Tuesday, March 12, 2019

That 20 minute Delay on Downtown Line 3 Open House

This is an uber #throwback post, which had remained in my draft folder since October 2017. Thought I would just complete it.

On 21 October 2017, the third phase of Downtown Line (DTL3) opened to much fanfare. In many stations along the DTL3 route, various activities engaged the curious commuters who had come forward to try out a transportation option that would become the main daily option for many.

Eunos Grassroots Leaders joined in the official launch by Senior Minister of State for Transport and Health Dr Lam Pin Min at the Fort Canning station.

The Knack Stop booth retailed souvenir items that Singaporeans who take public transport would easily relate to.

Celebrities galore.

SMS Dr Lam Pin Min was joined by various Grassroots Advisers of constituencies which had a new DTL3 station. Aljunied GRC was represented by Grassroots Advisers Victor Lye and Chua Eng Leong.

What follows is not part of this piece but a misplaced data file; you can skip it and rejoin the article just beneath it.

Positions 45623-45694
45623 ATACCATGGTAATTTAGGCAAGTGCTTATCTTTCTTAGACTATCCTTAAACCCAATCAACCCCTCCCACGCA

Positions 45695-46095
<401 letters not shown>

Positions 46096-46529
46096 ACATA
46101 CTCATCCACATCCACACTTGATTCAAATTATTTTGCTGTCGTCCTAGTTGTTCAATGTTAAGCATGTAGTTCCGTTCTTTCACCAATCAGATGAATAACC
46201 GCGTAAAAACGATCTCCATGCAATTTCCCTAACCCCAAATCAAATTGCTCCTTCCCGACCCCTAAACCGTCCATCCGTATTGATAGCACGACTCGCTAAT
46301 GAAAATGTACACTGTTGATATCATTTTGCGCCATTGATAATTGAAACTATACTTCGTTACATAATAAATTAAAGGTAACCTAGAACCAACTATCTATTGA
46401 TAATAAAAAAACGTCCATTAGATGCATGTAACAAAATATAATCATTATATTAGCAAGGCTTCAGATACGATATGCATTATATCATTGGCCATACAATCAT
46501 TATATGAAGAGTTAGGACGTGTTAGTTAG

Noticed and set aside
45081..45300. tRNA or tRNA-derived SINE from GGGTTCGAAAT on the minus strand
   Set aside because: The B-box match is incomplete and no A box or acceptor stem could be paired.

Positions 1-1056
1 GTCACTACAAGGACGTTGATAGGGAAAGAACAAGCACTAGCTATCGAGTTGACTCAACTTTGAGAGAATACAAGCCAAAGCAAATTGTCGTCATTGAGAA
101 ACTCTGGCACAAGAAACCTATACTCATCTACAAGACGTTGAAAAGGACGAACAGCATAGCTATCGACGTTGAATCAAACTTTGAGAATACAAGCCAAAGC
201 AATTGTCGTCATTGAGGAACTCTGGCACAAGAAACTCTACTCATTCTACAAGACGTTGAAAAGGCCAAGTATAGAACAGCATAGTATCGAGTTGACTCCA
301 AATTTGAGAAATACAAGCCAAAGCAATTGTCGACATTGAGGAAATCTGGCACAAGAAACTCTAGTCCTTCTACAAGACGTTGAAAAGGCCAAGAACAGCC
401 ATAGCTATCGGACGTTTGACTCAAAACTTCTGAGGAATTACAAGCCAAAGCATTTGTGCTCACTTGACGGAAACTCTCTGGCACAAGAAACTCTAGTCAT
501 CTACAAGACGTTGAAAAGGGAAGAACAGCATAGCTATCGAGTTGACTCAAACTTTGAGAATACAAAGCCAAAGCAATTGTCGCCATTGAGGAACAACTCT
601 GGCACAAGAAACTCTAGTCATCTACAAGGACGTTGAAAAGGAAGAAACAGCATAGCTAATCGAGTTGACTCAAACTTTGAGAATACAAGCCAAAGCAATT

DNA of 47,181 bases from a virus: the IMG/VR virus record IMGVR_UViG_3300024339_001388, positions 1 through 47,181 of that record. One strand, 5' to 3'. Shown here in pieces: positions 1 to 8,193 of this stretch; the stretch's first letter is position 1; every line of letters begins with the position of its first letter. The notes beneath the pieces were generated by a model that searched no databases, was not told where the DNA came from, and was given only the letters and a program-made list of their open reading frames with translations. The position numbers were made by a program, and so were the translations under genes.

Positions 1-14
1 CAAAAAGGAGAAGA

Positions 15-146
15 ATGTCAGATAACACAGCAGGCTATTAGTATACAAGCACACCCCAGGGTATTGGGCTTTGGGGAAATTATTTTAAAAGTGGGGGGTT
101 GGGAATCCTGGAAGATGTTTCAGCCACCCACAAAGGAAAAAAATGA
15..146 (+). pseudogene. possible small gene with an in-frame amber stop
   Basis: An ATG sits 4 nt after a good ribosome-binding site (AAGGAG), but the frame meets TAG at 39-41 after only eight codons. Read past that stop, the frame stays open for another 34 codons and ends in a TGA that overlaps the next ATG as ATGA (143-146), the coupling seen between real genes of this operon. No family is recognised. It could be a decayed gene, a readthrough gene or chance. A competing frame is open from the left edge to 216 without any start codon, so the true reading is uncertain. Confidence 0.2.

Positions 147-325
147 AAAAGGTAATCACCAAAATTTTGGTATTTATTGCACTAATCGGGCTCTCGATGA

The Civil Defence shelter at Bedok Reservoir Station was open for tours.

There were activity books given to children too!

The exuberance of the official launch was probably doused temporarily by a track fault which lasted for about 20 minutes. As the door closing chime rang off, signalling the resuming of train service, I exchanged eye contact with this stranger and we both nodded to each other. A shared sense of relief at the service recovery on Open House day, as what I posted on fb that day:

If I could just rewind a little... to the 31 May 2017, where I was fortunate to join in a preview of a tour to Fort Canning, Bencoolen and MacPherson stations.

Each station bears a distinct colour (for instance, red for MacPherson's) and mural designs that reflect local community flavour. Bencoolen is the deepest station at 14 stories underground. Lots of engineering achievements, including how Singapore River was diverted to accommodate construction of the Fort Canning station. 

Come to think of it, Downtown Line 3 has not only changed transportation modes, it has also changed the communities surrounding the stations, bringing people to walk paths they would otherwise not have strode.